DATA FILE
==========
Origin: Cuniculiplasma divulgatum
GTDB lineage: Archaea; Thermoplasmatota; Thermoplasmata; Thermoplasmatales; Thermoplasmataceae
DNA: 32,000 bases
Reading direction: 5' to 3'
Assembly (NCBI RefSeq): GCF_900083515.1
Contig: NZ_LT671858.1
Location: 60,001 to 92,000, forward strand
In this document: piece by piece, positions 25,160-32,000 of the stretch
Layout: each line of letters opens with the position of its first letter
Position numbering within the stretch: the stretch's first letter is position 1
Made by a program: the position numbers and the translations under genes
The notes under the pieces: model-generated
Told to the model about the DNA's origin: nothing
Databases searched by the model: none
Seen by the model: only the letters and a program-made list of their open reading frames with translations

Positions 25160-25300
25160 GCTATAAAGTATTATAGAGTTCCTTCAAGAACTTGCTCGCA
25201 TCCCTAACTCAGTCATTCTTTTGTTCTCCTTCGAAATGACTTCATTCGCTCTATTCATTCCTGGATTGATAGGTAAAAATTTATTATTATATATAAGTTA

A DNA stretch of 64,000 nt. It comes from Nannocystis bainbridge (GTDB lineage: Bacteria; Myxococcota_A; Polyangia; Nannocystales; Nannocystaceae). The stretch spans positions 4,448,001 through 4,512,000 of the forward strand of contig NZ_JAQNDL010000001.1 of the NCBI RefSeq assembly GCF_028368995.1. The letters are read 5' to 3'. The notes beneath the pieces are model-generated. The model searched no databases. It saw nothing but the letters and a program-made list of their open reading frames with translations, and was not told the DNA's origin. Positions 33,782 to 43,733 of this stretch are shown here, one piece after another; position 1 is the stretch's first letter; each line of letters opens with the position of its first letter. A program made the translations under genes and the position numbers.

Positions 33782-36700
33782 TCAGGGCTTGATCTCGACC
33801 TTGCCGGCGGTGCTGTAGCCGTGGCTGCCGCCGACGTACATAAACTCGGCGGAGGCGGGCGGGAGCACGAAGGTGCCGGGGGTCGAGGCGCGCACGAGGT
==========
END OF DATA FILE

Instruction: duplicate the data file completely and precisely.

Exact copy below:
Origin: Cuniculiplasma divulgatum
GTDB lineage: Archaea; Thermoplasmatota; Thermoplasmata; Thermoplasmatales; Thermoplasmataceae
DNA: 32,000 bases
Reading direction: 5' to 3'
Assembly (NCBI RefSeq): GCF_900083515.1
Contig: NZ_LT671858.1
Location: 60,001 to 92,000, forward strand
In this document: piece by piece, positions 25,160-32,000 of the stretch
Layout: each line of letters opens with the position of its first letter
Position numbering within the stretch: the stretch's first letter is position 1
Made by a program: the position numbers and the translations under genes
The notes under the pieces: model-generated
Told to the model about the DNA's origin: nothing
Databases searched by the model: none
Seen by the model: only the letters and a program-made list of their open reading frames with translations

Positions 25160-25300
25160 GCTATAAAGTATTATAGAGTTCCTTCAAGAACTTGCTCGCA
25201 TCCCTAACTCAGTCATTCTTTTGTTCTCCTTCGAAATGACTTCATTCGCTCTATTCATTCCTGGATTGATAGGTAAAAATTTATTATTATATATAAGTTA

A DNA stretch of 64,000 nt. It comes from Nannocystis bainbridge (GTDB lineage: Bacteria; Myxococcota_A; Polyangia; Nannocystales; Nannocystaceae). The stretch spans positions 4,448,001 through 4,512,000 of the forward strand of contig NZ_JAQNDL010000001.1 of the NCBI RefSeq assembly GCF_028368995.1. The letters are read 5' to 3'. The notes beneath the pieces are model-generated. The model searched no databases. It saw nothing but the letters and a program-made list of their open reading frames with translations, and was not told the DNA's origin. Positions 33,782 to 43,733 of this stretch are shown here, one piece after another; position 1 is the stretch's first letter; each line of letters opens with the position of its first letter. A program made the translations under genes and the position numbers.

Positions 33782-36700
33782 TCAGGGCTTGATCTCGACC
33801 TTGCCGGCGGTGCTGTAGCCGTGGCTGCCGCCGACGTACATAAACTCGGCGGAGGCGGGCGGGAGCACGAAGGTGCCGGGGGTCGAGGCGCGCACGAGGT